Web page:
Monday, October 8, 2012

Schubert: Fantasie F minor, piano four-hands

Something brief for today. I have been occupied writing program notes for two concerts by a piano four-hands duo and ran across a lovely piece by Schubert that is well worth sharing with you. Perhaps I should explain the terminology a bit. A piece for piano "four-hands" is a piece for a single piano played by two players who sit side by side on the bench. There are also pieces for two pianos, of course. While I am on the subject, a "piano quartet" is not a piece for four pianos, but rather a piece for piano and string trio, just as a "piano quintet" is not for five pianos, but rather for piano and string quartet. However, Steve Reich's Six Pianos is, in fact, for six pianos! Here is the piece by Reich:

Getting that performed is a bit of a logistical nightmare! Even places, like music schools, that have six pianos available, don't keep them all in the same place. But getting back to piano four-hands, it is a very viable medium, even though one not hugely exploited. There is music by Mozart, for him and his sister to play, by Dvořák and Brahms as part of the 19th century trend towards domestic music making, and a couple of lovely examples from the French composers Ravel and Fauré. But one of the very finest pieces for piano four-hands is by Franz Schubert, his Fantaisie in F minor. It is in four interconnected movements. Here is part one:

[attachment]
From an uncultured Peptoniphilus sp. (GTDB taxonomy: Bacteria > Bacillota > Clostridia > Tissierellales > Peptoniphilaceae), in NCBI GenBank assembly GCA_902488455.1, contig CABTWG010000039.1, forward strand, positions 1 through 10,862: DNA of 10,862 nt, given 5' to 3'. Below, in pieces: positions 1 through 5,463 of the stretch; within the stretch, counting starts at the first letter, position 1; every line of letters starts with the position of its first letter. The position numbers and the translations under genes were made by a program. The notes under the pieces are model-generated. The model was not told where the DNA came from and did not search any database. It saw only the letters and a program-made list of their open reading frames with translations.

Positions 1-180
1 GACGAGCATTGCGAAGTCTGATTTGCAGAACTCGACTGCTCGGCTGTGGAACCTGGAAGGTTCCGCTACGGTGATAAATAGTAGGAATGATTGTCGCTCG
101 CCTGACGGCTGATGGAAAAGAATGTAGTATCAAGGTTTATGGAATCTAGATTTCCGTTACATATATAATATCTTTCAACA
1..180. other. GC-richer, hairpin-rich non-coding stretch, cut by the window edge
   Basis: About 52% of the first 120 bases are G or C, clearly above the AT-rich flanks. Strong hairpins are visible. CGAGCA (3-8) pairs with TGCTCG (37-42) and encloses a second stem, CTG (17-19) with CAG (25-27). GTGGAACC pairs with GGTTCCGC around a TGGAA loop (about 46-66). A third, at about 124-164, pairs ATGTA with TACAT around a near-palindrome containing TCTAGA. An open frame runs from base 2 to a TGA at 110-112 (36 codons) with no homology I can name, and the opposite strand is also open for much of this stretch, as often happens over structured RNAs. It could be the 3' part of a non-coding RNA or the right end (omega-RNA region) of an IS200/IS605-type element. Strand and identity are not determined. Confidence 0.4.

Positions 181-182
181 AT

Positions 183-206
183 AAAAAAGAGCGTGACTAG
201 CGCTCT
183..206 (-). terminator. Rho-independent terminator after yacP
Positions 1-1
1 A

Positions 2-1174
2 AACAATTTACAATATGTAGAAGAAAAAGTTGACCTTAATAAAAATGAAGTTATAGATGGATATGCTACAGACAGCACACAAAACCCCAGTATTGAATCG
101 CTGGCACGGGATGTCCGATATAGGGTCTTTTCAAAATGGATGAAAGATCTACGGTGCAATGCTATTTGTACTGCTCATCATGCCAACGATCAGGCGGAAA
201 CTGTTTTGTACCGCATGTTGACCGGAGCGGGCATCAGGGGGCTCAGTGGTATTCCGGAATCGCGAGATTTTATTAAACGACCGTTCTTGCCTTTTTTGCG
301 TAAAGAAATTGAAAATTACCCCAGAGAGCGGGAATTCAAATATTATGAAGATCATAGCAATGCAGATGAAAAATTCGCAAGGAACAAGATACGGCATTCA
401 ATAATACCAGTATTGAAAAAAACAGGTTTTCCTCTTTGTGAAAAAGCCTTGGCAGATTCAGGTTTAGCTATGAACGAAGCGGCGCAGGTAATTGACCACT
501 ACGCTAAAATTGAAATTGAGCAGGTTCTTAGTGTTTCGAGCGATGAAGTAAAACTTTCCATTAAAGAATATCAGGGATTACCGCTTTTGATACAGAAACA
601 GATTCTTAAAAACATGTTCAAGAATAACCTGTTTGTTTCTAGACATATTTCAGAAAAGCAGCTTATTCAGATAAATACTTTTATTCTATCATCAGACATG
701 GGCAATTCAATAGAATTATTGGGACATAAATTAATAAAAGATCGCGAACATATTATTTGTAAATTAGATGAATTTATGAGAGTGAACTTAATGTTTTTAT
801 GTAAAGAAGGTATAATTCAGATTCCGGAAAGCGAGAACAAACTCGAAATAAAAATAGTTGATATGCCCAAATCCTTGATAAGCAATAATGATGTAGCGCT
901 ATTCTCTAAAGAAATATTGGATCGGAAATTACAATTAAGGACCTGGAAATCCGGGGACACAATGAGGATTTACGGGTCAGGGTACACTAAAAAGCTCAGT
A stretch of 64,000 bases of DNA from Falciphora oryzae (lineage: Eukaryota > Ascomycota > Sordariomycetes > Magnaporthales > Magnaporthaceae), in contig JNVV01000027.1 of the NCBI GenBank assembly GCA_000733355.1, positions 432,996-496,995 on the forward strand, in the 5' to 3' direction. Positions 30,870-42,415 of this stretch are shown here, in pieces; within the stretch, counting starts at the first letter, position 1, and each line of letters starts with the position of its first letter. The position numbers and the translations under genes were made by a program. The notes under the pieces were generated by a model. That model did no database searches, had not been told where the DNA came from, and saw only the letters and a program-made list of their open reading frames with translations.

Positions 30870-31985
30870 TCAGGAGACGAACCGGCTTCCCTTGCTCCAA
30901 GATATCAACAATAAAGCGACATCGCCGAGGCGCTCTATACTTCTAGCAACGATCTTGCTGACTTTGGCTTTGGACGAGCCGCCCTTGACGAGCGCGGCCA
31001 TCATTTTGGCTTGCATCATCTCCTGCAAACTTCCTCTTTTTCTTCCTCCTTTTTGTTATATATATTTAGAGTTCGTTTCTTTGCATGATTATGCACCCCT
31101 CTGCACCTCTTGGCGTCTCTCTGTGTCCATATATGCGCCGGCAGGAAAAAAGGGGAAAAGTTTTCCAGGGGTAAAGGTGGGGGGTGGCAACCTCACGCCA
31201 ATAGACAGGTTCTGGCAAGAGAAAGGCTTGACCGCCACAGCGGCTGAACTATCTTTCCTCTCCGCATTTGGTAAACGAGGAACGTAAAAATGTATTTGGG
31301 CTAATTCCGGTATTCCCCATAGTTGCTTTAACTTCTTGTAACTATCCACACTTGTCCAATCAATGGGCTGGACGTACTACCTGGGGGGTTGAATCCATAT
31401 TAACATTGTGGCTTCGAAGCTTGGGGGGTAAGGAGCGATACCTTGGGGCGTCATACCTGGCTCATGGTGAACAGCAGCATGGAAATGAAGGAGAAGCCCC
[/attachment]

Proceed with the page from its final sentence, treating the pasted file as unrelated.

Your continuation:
and part two:

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